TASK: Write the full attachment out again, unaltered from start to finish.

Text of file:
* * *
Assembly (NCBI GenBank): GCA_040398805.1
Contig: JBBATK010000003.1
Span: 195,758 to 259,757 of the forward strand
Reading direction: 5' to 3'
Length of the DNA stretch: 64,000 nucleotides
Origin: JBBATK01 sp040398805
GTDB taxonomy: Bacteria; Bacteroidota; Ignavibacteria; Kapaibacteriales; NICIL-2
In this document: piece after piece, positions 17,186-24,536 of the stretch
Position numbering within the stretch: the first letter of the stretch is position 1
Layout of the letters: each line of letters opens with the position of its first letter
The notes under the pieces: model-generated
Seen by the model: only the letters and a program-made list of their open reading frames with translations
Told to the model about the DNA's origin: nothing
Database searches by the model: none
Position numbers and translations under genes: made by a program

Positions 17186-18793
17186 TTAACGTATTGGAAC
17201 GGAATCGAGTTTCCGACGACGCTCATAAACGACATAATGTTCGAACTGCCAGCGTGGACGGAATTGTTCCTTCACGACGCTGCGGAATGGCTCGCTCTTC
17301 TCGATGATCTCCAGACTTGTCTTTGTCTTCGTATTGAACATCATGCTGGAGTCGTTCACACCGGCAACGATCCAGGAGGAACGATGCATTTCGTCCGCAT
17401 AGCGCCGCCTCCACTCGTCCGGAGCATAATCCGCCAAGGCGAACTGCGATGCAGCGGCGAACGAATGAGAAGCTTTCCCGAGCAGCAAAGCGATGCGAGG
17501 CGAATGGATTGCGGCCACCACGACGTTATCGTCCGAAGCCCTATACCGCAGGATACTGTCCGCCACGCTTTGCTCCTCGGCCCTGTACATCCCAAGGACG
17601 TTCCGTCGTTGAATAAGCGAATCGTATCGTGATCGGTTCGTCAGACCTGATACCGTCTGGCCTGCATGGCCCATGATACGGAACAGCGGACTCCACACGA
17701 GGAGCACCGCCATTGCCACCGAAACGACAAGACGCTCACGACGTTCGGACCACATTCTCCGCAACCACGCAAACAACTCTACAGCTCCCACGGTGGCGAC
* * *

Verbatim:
Assembly (NCBI GenBank): GCA_040398805.1
Contig: JBBATK010000003.1
Span: 195,758 to 259,757 of the forward strand
Reading direction: 5' to 3'
Length of the DNA stretch: 64,000 nucleotides
Origin: JBBATK01 sp040398805
GTDB taxonomy: Bacteria; Bacteroidota; Ignavibacteria; Kapaibacteriales; NICIL-2
In this document: piece after piece, positions 17,186-24,536 of the stretch
Position numbering within the stretch: the first letter of the stretch is position 1
Layout of the letters: each line of letters opens with the position of its first letter
The notes under the pieces: model-generated
Seen by the model: only the letters and a program-made list of their open reading frames with translations
Told to the model about the DNA's origin: nothing
Database searches by the model: none
Position numbers and translations under genes: made by a program

Positions 17186-18793
17186 TTAACGTATTGGAAC
17201 GGAATCGAGTTTCCGACGACGCTCATAAACGACATAATGTTCGAACTGCCAGCGTGGACGGAATTGTTCCTTCACGACGCTGCGGAATGGCTCGCTCTTC
17301 TCGATGATCTCCAGACTTGTCTTTGTCTTCGTATTGAACATCATGCTGGAGTCGTTCACACCGGCAACGATCCAGGAGGAACGATGCATTTCGTCCGCAT
17401 AGCGCCGCCTCCACTCGTCCGGAGCATAATCCGCCAAGGCGAACTGCGATGCAGCGGCGAACGAATGAGAAGCTTTCCCGAGCAGCAAAGCGATGCGAGG
17501 CGAATGGATTGCGGCCACCACGACGTTATCGTCCGAAGCCCTATACCGCAGGATACTGTCCGCCACGCTTTGCTCCTCGGCCCTGTACATCCCAAGGACG
17601 TTCCGTCGTTGAATAAGCGAATCGTATCGTGATCGGTTCGTCAGACCTGATACCGTCTGGCCTGCATGGCCCATGATACGGAACAGCGGACTCCACACGA
17701 GGAGCACCGCCATTGCCACCGAAACGACAAGACGCTCACGACGTTCGGACCACATTCTCCGCAACCACGCAAACAACTCTACAGCTCCCACGGTGGCGAC